University of Hertfordshire

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Original languageEnglish
JournalBMJ Open
Volume6
Issue8
DOIs
Publication statusPublished - 30 Aug 2016

Abstract

Introduction: Individuals from Black and Asian Minority Ethnic (BAME) groups are less likely to receive a diagnosis and to engage with treatment for depression. This review aims to draw on international literature to summarise what is known about how people specifically of South Asian origin, migrants and non, understand and experience depressive symptoms. The resulting evidence base will further inform practices aimed at encouraging help seeking behaviour and treatment uptake.

Methods and analysis: A systematic review and thematic synthesis of qualitative literature conducted according to the Preferred Reporting Items for Systematic Reviews and Meta-Analyses (PRISMA) guidelines. Using pre defined inclusion and exclusion criteria, electronic searches will be conducted across 16 databases. Study quality will be assessed using the Critical Appraisal Skills Programme (CASP). Data will be extracted independently by two reviewers.

Ethics and dissemination: Ethical approval is not required. A comprehensive evidence base of how people from South Asian backgrounds both conceptualise and experience depression will better inform the design and delivery of mental health initiatives and advance directions for future research. Findings will be published in a peer-reviewed journal, and disseminated through existing networks for professionals, researchers, patients and the public.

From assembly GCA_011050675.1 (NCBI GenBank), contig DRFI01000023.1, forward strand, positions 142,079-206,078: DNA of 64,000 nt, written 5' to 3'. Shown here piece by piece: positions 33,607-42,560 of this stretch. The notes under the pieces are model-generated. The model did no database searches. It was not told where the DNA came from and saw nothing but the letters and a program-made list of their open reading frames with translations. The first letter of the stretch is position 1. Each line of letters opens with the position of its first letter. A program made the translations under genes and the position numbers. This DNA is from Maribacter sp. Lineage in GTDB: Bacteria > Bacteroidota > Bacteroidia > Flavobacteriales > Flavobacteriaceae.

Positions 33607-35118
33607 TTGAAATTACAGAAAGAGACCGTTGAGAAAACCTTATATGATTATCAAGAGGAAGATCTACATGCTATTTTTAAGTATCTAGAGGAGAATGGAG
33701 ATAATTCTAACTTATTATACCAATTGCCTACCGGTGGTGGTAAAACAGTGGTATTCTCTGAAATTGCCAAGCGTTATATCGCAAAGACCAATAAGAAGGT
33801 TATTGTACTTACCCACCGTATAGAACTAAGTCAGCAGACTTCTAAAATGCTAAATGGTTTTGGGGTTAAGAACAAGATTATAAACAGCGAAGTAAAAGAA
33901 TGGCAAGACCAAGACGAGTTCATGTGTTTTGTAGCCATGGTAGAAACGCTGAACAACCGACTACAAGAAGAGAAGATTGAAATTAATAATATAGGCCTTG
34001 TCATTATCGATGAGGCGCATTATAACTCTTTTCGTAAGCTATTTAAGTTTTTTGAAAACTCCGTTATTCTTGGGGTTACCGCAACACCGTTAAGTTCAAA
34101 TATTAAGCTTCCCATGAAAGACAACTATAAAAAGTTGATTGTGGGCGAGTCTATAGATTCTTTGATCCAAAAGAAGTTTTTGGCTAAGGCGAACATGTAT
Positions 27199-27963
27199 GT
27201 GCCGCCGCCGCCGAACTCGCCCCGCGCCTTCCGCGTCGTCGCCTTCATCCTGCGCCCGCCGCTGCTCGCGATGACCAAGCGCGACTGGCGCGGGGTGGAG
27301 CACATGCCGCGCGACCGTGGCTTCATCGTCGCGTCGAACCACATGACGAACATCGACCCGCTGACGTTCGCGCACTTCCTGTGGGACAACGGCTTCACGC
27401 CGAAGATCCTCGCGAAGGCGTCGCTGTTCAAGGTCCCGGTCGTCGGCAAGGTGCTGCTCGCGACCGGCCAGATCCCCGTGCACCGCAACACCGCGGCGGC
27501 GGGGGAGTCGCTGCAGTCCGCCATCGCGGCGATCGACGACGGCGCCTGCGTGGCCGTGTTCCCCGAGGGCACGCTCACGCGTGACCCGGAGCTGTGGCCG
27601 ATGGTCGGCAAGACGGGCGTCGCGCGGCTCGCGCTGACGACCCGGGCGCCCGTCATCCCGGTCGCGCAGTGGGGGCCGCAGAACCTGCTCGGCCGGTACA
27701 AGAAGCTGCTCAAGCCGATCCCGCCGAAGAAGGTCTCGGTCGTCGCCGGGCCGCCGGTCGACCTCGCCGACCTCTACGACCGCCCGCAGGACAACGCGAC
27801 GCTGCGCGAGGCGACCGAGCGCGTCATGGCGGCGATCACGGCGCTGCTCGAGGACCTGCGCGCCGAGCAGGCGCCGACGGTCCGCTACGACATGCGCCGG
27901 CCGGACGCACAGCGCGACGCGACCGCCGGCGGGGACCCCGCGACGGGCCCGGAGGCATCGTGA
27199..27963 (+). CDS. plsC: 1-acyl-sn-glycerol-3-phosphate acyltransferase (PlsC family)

Review registration number: PROSPERO 2015 CRD42015026120
Available from: www.crd.york.ac.uk/PROSPERO/display_record.asp?ID=CRD42015026120


Strengths and limitations:
- This will be the first comprehensive systematic review of how people of South Asian origin understand and experience depression.

- This review will result in an evidence base that can be drawn on by mental health professionals and researchers working in multi-ethnic settings.

- Analysis will only include literature that has been published in English due to the complexities involved in the translation and synthesis of data from multiple languages.

- The synthesis will rely mainly on data from primary research papers.

Notes

This article was published in BMJ Open following peer review and can also be viewed on the journal’s website at http://bmjopen.bmj.com

ID: 10178355